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UCS mini with Catalyst 3850 stack northbound

tomcriley
Beginner
Beginner

I have a UCS mini with 2 uplinks from each 6324 connected to a 3850 stack.  I have cabled it so 6324-A is connected to port ten1/0/1 and ten2/0/1 (po1 on the 3850's), and 6324-B is connected to port ten1/0/2 and ten2/0/2 (po2 on the 3850's).  I have configured the corresponding port channels on the uplink ports in UCSM.  The only reachable IPs on the chassis (that traverse the uplinks) currently are the CIMC in-band mgmt IPs of the blades, so these are what I am testing connectivity with.  The FI's are in end-host mode.  When the ports are enabled and the port channels negotiate, the 3850 throws MAC flapping errors stating that the CIMC MACs are flapping between po1 and po2.  Should I be cabling and/or configuring this a different way?

3 Replies 3

James Clifford
Beginner
Beginner

Hi. What mode do you have the port-channel set to on the 3850's? I would make sure it's set to LACP and not PAGP.

I haven't checked if these are available on 3850 but they are on 3750 but try something like this.....
Interface ten1/1
channel-group 1 mode active
channel-protocol LACP 


Thanks 
James 

I have not done this with 3850's specifically, but I have used 3850's extensively and I use a LOT of UCS, with both 1st, 2nd, & 3rd gen fabric interconnects.  I use all of these with Nexus switches upstream which is ideal but I also work for a large company that can afford to drop millions on this stuff.

 

That said, I am confident the issue you are running into is that, because a switch stack is managed as a single switch, despite having multiple physical switches, only one management plane is active and functional at a time.  This means you have one ARP table for the entire stack, rather than having individual ARP tables as you would have with two switches upstream.  Bear in mind that you have two completely separate paths configured from your blade vNICs all the way to your fabric interconnects.  The UCS mini card in IOM slot A should always connect to one and only one upstream switch, while all of the connections coming from the UCS mini in IOM slot B should be connected to one and only one upstream switch.  Of course, it follows that these two switches must be unique.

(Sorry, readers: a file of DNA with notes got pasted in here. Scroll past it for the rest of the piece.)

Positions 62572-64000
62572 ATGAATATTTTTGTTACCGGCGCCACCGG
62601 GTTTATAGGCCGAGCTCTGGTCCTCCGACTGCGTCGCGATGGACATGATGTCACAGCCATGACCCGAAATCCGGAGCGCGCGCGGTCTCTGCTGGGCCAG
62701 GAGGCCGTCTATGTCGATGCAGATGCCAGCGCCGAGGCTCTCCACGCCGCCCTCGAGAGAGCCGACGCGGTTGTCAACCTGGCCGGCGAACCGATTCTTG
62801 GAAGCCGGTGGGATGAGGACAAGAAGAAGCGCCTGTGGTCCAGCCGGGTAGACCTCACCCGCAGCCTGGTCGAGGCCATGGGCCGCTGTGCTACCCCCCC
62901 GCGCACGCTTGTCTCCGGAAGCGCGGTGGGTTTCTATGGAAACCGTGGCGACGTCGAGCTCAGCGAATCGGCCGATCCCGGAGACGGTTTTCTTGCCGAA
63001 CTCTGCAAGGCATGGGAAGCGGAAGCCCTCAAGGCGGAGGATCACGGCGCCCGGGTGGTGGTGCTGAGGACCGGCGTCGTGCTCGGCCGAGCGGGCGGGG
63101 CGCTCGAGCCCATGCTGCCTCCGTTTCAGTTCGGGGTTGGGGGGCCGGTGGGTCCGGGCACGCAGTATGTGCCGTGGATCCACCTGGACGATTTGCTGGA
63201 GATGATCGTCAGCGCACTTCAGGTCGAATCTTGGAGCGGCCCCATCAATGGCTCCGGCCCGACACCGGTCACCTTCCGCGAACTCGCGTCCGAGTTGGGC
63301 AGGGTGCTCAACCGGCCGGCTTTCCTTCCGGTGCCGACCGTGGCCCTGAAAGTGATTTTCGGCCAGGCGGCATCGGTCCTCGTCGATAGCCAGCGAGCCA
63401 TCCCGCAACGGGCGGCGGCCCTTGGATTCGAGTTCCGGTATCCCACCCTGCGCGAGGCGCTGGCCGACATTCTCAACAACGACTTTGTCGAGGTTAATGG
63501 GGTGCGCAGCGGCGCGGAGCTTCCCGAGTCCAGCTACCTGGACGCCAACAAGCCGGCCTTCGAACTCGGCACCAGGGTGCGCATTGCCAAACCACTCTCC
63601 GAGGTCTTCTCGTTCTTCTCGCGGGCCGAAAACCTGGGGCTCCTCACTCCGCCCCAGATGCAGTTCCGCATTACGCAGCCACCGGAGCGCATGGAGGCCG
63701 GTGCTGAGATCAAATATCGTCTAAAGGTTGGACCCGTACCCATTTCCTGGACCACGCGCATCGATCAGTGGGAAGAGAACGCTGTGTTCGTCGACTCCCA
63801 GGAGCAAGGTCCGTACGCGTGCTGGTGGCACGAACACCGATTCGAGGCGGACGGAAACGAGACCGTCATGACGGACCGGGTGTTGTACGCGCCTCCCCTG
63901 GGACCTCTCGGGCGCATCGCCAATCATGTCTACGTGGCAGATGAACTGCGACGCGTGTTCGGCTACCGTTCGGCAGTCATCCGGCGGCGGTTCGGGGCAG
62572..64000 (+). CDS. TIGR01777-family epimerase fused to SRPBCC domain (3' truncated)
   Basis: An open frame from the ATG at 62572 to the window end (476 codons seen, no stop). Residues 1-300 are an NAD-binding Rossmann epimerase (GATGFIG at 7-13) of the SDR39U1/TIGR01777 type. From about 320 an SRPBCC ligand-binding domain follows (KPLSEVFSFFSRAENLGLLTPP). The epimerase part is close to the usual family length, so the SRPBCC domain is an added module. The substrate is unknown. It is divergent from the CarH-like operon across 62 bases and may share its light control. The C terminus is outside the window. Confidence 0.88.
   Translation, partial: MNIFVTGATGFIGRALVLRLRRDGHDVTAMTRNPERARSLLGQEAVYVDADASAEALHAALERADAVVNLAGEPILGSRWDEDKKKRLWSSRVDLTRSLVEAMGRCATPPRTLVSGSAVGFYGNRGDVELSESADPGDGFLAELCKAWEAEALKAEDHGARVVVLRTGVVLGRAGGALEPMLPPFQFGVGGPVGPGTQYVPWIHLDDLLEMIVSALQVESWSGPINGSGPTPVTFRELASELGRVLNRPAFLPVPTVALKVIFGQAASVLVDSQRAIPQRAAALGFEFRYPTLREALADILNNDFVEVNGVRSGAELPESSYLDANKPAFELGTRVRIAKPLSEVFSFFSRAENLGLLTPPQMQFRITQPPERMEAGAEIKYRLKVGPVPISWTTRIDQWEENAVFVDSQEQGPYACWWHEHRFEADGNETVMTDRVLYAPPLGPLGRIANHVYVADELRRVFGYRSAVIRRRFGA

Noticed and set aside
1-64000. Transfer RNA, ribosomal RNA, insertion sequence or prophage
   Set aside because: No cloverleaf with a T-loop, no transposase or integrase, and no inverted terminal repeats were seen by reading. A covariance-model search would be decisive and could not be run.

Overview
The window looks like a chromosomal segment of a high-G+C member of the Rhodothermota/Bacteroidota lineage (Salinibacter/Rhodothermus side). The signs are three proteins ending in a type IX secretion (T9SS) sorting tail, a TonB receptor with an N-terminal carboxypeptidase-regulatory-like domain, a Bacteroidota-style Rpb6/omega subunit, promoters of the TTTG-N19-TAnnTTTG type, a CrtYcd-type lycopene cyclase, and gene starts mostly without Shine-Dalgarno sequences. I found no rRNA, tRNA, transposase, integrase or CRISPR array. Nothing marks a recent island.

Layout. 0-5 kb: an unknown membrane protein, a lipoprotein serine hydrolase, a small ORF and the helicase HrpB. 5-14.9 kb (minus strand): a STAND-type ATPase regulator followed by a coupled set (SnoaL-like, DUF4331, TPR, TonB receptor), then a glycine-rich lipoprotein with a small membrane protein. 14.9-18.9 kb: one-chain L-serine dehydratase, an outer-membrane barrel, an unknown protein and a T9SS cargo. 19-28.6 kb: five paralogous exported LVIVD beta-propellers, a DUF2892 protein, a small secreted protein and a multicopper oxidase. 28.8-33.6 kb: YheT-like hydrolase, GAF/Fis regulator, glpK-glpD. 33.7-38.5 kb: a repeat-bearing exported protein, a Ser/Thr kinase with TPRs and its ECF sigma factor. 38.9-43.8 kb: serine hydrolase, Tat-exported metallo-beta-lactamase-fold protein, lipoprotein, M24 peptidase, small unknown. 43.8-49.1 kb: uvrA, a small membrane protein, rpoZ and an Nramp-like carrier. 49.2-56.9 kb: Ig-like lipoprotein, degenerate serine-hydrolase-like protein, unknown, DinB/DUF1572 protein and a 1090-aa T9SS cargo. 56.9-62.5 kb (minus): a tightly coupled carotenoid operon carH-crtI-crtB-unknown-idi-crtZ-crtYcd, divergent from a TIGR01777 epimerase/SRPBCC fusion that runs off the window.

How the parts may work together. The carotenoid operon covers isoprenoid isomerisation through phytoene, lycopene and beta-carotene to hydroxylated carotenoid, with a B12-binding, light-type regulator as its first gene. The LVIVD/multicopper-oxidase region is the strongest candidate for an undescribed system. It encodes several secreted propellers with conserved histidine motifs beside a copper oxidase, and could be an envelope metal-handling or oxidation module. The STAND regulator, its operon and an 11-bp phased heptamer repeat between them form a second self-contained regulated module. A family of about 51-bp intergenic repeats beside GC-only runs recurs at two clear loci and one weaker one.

The MAC flapping you are seeing is expected behavior in your configuration because the upstream switch stack is seeing the same device report in from two different UCS minis, each configured with two different MAC addresses.  So it is reported first as MAC #1 then it is switched to MAC #2 by the other FI.  If you separate the stack into two switches, the problem will resolve.  The downside of this configuration is that you cannot use an upstream VPC (virtual port channel) unless you have a Nexus pair. 

 

Hope this helps...

 

I have not done tis with 3850's specifically, but I have used 3850's extensively and I use a LOT of UCS, with both 1st, 2nd, & 3rd gen fabric interconnects.  I use all of these with Nexus switches upstream which is ideal but I also work for a large company that can afford to drop millions on this stuff.

 

That said, I am confident the issue you are running into is that, because a switch stack is managed as a single switch, despite having multiple physical switches, only one management plane is active and functional at a time.  This means you have one ARP table for the entire stack, rather than having individual ARP tables as you would have with two switches upstream.  Bearing in mind that you have two completely separate paths configured from your blade vNICs all the way to your fabric interconnects.  The UCS mini card in IOM slot A should always connect to one and only one upstream switch, while all of the connections coming from the UCS mini in IOM slot B should be connected to one and only one upstream switch.  Of course, it follows that these two switches must be unique.

 

The MAC flapping you are seeing is expected behavior in your configuration because the upstream switch stack is seeing the same device report in from two different UCS minis, each configured with two different MAC addresses.  So it is reported first as MAC #1 then it is switched to MAC #2 by the other FI.  If you separate the stack into two switches, the problem will resolve.  The downside of this configuration is that you cannot use an upstream VPC (virtual port channel) unless you have a Nexus pair. 

 

Hope this helps...

 

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